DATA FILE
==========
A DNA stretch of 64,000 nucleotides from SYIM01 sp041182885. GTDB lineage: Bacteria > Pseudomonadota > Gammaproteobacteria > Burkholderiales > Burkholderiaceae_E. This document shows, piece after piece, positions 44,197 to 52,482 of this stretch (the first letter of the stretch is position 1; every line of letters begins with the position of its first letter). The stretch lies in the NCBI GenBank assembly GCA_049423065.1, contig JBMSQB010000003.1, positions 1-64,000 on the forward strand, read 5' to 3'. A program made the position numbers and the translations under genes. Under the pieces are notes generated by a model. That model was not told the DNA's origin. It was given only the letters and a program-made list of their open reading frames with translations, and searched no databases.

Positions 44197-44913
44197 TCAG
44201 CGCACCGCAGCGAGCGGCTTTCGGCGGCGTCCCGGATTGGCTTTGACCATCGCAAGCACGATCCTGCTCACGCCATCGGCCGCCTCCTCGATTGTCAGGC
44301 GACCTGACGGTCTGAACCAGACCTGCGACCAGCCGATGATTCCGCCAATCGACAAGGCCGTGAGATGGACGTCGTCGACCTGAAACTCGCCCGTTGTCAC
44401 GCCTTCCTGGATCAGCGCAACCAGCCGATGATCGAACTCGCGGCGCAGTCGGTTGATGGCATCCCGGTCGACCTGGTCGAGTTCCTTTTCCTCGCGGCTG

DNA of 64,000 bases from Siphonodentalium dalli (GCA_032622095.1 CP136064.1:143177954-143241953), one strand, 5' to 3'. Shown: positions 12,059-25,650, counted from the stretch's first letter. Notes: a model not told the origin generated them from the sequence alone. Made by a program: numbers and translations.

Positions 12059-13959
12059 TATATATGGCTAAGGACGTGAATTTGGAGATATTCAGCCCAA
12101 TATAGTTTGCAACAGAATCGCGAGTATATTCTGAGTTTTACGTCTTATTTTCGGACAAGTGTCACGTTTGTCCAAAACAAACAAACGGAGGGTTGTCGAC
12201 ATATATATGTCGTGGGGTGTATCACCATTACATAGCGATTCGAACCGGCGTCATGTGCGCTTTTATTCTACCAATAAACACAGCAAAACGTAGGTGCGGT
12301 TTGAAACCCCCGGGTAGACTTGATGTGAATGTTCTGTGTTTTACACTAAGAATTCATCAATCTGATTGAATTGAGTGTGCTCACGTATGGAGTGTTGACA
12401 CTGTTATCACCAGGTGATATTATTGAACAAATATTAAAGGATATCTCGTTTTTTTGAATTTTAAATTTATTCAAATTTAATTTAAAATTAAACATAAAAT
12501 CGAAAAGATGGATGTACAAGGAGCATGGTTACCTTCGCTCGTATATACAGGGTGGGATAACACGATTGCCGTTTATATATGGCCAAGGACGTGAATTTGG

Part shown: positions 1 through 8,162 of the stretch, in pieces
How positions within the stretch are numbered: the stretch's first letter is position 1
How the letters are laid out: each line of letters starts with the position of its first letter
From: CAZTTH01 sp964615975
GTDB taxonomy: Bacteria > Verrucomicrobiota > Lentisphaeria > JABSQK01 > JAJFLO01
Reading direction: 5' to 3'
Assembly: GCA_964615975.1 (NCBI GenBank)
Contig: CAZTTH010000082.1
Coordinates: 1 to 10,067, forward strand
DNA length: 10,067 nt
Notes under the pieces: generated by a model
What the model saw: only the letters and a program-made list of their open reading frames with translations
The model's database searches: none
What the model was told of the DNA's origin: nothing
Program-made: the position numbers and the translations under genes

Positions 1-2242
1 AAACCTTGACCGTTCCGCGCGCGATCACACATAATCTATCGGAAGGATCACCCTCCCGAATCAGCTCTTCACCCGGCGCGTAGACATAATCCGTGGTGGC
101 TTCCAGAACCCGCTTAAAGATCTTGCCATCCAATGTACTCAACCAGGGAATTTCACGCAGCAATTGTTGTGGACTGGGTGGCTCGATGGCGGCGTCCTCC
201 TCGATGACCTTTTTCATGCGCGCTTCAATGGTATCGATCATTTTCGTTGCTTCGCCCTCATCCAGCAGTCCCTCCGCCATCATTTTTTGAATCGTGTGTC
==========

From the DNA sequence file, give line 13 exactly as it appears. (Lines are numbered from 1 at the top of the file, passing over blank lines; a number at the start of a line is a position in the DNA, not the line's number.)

12401 CTGTTATCACCAGGTGATATTATTGAACAAATATTAAAGGATATCTCGTTTTTTTGAATTTTAAATTTATTCAAATTTAATTTAAAATTAAACATAAAAT